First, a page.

AFRAH ZOUHEIR FLEXES HER HAND as she purposefully stirs a pot of lemon juice, the fruity aroma filling the air as it rises to a boil.

“It needs to be hot in order to mix well with the sugars before it cools down and thickens,” she explains. “Then we bottle it and let it settle into a syrup.”

Zouheir has all of the looks of a professional chef. Her shoulder-length dark brown hair is tied back in a hairnet and her hands are coated in plastic gloves. She wears an apron over her sweatshirt, fanning the air, making sure that the lemon syrup drink she is making smells as it is supposed to; she appears undaunted about managing multiple pots simultaneously simmering over an open fire.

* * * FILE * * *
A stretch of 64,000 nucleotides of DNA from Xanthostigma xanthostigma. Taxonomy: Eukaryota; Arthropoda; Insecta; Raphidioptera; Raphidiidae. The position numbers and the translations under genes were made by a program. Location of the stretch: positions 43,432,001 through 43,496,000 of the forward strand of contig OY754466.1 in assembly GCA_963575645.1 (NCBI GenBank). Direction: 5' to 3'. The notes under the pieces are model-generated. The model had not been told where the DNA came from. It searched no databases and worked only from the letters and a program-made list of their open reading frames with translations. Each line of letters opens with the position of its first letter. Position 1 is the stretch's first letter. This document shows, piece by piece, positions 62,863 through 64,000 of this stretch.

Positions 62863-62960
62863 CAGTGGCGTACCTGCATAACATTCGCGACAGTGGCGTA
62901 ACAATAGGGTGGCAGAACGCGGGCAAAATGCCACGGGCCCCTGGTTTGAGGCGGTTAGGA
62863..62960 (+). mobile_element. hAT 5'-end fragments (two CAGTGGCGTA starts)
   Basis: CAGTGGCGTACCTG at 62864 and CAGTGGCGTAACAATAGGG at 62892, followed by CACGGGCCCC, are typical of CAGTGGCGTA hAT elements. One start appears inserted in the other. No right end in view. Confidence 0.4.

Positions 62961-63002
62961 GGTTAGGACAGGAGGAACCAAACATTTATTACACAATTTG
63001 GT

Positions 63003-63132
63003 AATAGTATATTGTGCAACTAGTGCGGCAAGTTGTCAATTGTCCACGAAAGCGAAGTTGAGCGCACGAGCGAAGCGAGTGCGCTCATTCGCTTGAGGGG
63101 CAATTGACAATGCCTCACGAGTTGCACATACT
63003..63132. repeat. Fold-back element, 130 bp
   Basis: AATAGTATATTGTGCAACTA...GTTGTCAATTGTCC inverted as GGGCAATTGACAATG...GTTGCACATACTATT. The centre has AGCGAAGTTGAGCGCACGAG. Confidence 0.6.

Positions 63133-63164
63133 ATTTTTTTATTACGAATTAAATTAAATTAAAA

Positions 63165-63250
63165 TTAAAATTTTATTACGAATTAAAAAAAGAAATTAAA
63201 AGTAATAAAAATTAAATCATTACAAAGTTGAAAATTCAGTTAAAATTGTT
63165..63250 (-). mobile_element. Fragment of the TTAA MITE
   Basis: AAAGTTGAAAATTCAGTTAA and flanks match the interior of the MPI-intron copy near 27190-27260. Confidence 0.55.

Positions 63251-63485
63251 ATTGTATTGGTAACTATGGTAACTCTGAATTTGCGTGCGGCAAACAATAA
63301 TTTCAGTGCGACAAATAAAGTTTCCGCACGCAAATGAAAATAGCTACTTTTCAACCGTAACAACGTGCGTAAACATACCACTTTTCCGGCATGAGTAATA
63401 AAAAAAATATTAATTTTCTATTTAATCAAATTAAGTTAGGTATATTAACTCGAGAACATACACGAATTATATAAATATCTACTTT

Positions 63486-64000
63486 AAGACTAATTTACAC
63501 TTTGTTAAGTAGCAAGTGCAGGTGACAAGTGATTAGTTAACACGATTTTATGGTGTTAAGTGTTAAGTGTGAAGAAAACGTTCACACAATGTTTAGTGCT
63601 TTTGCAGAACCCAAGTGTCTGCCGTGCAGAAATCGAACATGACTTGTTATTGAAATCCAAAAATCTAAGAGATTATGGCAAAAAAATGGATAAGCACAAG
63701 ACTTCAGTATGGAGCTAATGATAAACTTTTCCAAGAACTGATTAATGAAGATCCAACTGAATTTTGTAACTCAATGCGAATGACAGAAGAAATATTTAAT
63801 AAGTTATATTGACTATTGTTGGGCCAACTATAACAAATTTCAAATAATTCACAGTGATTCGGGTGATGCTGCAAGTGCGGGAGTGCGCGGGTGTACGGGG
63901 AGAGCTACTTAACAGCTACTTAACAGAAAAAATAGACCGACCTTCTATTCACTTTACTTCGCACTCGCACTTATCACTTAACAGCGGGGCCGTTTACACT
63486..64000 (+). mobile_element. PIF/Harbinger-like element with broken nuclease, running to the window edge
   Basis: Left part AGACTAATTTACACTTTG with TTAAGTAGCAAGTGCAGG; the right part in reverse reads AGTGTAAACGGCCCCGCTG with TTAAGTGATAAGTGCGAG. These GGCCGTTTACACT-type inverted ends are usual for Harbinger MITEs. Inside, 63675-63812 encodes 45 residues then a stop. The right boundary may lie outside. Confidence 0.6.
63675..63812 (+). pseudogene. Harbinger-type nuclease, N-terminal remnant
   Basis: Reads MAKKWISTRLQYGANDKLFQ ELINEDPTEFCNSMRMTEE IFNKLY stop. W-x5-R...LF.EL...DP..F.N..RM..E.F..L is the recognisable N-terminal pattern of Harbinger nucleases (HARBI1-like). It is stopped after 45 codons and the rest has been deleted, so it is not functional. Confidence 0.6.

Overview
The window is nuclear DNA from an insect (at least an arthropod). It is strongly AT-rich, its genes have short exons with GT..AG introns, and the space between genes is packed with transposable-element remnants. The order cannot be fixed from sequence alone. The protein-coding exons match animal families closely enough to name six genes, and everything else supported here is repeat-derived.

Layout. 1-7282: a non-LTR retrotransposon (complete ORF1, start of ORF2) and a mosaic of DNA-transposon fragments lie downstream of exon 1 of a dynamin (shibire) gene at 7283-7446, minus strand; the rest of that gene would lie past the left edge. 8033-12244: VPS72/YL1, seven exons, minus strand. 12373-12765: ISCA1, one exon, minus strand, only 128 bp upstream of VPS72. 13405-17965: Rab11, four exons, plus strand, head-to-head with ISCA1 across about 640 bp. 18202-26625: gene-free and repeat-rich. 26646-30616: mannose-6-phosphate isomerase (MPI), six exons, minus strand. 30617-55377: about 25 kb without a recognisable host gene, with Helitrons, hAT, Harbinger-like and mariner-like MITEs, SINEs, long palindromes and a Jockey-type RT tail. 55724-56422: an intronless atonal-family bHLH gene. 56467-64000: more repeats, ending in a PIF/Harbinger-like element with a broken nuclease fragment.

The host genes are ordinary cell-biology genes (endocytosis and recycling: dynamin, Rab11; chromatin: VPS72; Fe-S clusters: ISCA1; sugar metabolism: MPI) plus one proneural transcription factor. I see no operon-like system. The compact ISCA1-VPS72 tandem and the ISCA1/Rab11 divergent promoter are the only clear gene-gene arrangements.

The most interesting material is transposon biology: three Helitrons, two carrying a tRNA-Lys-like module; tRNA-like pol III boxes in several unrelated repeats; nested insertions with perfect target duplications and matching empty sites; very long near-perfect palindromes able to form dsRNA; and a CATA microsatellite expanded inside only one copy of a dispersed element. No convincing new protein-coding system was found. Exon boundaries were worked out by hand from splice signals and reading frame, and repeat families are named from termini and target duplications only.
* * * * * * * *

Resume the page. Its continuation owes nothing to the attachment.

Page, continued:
However, this is her first time working in a kitchen—at least professionally. In Mosul, Iraq, where she is from, she was a kindergarten teacher. But when the Islamic State invaded her home city in late 2013 and began targeting religious minorities, including Christians like Zouheir’s family, she grabbed her belongings and fled to Lebanon with her husband and four children. After a short stint in Beirut, the capital city, where rent is expensive and prejudice against refugees, among other factors, makes work hard to come by, she and her husband moved to Falougha, a mountain village where the air is fresh and, most important, the rent is cheap.

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